The purpose of our study was to examine whether the presence of supports and services impacts the relationship between factors typically associated with falls and the occurrence of falls within 30-days post-discharge from the NH. This time-frame is a critical period when older adults are re-adjusting to their community setting and can be at an increased risk for falls (Davenport et al., 2009). This study examines the relationship within the context of state-implemented transition program aimed at assisting private-pay NH residents. As previously mentioned, studies examining NH to community transitions have mainly focused on the Money Follows the Person initiatives that are targeted toward Medicaid populations and there is a lack of knowledge about programs tailored to other populations (Bardo et al., 2014; Howell et al., 2007; Marrero et al., 2017).

Study Context

The Minnesota Return to Community Initiative (RTCI) is a state-implemented transition program that assists private-pay NH residents to transition into the community. It provides a context for us to explore fall occurrence during a transition and to investigate the role of HCBS and various supports in fall prevention. Administered by the Minnesota Department of Human Services, RTCI targets transition-related assistance to NH residents who have a preference for discharge, fit a discharge "target" profile (Arling, Kane, Cooke, & Lewis, 2010), and have been in the NH for at least 60 days (Minnesota Board on Aging, 2017). RTCI has a staff of Community Living Specialists (CLS) that assists in care planning and offers information about community services and other resources to older adults and their families both during the NH stay and after discharge. However, they do not provide specific interventions or services related to falls.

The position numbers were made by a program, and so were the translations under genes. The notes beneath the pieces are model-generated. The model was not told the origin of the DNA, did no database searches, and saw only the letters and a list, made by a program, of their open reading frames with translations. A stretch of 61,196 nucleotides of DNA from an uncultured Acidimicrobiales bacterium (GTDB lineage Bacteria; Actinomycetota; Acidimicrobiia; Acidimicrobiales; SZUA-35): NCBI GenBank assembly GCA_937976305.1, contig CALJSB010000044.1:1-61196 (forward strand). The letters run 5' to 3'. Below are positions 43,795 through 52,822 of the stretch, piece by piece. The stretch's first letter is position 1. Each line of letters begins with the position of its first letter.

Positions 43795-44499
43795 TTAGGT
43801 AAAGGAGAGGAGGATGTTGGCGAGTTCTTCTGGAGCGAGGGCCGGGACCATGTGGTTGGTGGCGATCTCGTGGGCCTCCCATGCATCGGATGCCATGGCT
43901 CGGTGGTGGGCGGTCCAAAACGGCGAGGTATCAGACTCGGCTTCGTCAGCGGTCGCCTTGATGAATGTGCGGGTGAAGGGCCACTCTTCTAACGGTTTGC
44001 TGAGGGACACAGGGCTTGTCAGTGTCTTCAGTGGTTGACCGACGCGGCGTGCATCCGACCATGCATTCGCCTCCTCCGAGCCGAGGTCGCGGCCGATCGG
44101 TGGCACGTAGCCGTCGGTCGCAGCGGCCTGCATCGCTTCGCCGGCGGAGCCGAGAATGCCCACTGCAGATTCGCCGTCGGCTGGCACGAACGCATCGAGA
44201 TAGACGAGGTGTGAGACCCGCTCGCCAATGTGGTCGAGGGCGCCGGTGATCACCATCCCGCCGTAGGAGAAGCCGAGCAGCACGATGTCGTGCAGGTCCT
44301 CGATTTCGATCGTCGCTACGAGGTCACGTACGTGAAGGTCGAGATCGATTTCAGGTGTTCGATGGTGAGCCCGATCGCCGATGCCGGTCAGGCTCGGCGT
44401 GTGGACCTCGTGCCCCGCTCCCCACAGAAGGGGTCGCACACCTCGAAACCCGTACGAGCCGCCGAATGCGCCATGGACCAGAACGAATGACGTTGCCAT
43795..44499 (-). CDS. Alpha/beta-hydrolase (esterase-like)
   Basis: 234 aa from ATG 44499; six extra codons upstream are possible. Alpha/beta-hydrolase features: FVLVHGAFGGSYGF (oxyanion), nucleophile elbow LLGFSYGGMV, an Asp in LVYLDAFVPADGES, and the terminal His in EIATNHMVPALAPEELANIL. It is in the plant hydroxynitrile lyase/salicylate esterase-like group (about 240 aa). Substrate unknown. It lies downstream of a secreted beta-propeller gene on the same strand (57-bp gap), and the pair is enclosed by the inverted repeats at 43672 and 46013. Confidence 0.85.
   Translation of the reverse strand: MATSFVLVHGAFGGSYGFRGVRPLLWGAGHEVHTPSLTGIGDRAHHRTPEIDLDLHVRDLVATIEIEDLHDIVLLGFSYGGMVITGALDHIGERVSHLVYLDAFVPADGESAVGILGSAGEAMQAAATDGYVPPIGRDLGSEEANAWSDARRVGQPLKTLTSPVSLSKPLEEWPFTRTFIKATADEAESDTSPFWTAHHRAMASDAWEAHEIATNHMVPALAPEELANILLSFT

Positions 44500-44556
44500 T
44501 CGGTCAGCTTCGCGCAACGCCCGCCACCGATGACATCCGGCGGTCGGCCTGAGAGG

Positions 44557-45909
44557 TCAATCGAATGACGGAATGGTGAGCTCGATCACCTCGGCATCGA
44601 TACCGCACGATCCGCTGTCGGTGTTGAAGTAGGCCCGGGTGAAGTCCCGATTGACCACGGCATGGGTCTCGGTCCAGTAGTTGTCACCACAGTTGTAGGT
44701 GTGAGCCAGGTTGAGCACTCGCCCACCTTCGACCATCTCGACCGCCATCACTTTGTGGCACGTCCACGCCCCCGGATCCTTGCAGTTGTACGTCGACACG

Conceptual Framework

Previous literature on fall-related risk factors and fall prevention helped guide this study's conceptual framework. As formerly mentioned, falls can result from both patient-specific factors as well as environmental factors. Patient-specific factors include age, gender, having a history of falls, having certain musculoskeletal or neurologic conditions, depression, being cognitively impaired, and experiencing problems with balance (Bueno-Cavanillas et al., 2000; Moncada, 2011). Environmental factors include presence of home safety issues, use of certain high-risk medications or multiple medications, and having impaired abilities to perform activities of daily living (Bueno-Cavanillas et al., 2000; Ganz et al., 2007; Moncada, 2011). Interventions recommended in fall prevention guidelines are focused on screening for older adults at high risk for falls and modifying some of their risk factors (American Geriatrics Society/British Geriatric Society, 2011; Moncada, 2011; Phelan et al., 2015). Current guidelines recommend multifaceted interventions for fall prevention, including providing patient education, assessing and modifying medication regimens, ensuring a safe home environment, and enrolling older adults in physical therapy and exercise programs among other strategies (American Geriatrics Society/British Geriatric Society, 2011). However, there has been less focus on how other types of strategies, such as caregiver assistance, use of durable medical equipment, or use of HCBS-based services, can modify fall risk, especially following a transition from the NH to the community setting.

In our conceptual framework, we hypothesize that fall-related risk factors, including previous history of falls in the NH, concerns related to balance, falling, or the home environment, activities of daily living (ADL) deficits, and use of potentially inappropriate medications will contribute to falls among NH residents transitioning into the community. We also hypothesize that HCBS as well as various informal supportive strategies will have a moderating effect and ameliorate the impact of fall-related risk factors on fall occurrence. Modeling the effects of supports and services on falls is complex. We expect individuals with greater fall risk, e.g., ADL impairment, history of falls, or high-risk medication use will receive more supports and services. Consequently, a simple bivariate model might result in the counterintuitive finding that greater supports and services contribute to falls. We employed a structural equation model (SEM) to test our conceptual framework because this approach can be more effective at addressing direct, indirect, and moderating effects of both fall-related risk factors and supports and services. A figure of the conceptual framework is included in the Supplementary Figure 1.

Supplementary Figure 1.

Conceptual Framework